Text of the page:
21 October 2021
The European Union often concludes international trade agreements, which contain shared competences with the Member States (the so-called mixed competences agreements), thus they require ratification from the national and/or regional parliaments in order to be enforced. In most of the cases, the involvement of Member States institutions significantly slows down the negotiation and ratification process, taking many years for an Agreement to be ratified by all the Member States.
Besides procedural obstacles, Free Trade Agreements (FTAs) are often the stage for an abstract, ideological discussion about globalisation, since the gains to consumers from lower prices for imported products of the same (or a higher) quality may result in losses of Member States’ local production exposed to international competition. International competition often harms domestic vested interests, which request state protection in order to survive, even though openness and free trade have been proven to lead to more economic growth, social development and prosperity. Also, the need to harmonise the FTAs with the environmental standards strictly regulated inside the EU, in order to prevent unfair competition and environmental damage, is a detrimental, though necessary factor, of FTA enforcement.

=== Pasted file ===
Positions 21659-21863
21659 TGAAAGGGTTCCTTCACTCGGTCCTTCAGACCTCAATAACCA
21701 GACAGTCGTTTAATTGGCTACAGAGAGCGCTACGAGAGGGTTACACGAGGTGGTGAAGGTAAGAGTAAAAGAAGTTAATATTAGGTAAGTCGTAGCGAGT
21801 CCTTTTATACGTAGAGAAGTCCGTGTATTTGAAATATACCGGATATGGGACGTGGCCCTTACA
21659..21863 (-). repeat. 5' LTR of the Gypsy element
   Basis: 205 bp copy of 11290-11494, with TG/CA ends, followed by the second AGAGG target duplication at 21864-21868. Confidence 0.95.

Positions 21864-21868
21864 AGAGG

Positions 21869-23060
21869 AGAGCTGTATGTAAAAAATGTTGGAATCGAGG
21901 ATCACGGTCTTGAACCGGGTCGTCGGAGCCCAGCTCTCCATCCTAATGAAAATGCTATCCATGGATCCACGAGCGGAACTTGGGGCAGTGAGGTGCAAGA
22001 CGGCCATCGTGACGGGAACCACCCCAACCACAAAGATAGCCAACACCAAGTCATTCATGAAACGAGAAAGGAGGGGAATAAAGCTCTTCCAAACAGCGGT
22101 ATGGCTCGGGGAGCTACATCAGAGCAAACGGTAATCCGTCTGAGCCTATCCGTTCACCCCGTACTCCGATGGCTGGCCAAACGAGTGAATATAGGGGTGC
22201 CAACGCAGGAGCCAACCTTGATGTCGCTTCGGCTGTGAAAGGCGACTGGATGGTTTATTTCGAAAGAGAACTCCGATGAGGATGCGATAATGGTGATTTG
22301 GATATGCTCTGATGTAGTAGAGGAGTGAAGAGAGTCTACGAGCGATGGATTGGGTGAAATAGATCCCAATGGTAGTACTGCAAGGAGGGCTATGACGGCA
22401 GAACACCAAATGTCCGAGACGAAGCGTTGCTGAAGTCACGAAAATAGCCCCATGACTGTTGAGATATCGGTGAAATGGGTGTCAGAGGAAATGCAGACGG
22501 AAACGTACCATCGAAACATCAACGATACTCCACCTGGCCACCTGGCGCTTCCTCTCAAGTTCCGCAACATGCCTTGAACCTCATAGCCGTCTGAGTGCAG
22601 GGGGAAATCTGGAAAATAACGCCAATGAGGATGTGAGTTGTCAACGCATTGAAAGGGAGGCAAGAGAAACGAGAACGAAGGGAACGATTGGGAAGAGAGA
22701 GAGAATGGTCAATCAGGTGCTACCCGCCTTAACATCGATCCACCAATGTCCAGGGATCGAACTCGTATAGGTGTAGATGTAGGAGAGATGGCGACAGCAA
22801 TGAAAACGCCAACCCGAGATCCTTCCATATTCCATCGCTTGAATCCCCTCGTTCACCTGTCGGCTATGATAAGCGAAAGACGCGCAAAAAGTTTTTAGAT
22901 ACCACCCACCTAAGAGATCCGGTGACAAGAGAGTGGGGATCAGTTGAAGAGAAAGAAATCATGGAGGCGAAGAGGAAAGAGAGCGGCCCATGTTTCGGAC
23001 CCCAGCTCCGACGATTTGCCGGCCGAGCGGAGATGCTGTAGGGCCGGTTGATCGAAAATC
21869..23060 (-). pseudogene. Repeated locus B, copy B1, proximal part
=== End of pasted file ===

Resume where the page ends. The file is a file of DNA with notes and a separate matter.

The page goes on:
This policy briefs aims to explain the main reasons political actors oppose FTA enforcement and suggests possible policy recommendations to overcome those challenges.Download PDF Changing Competences - final
EPICENTER publications and contributions from our member think tanks are designed to promote the discussion of economic issues and the role of markets in solving economic and social problems. As with all EPICENTER publications, the views expressed here are those of the author and not EPICENTER or its member think tanks (which have no corporate view).
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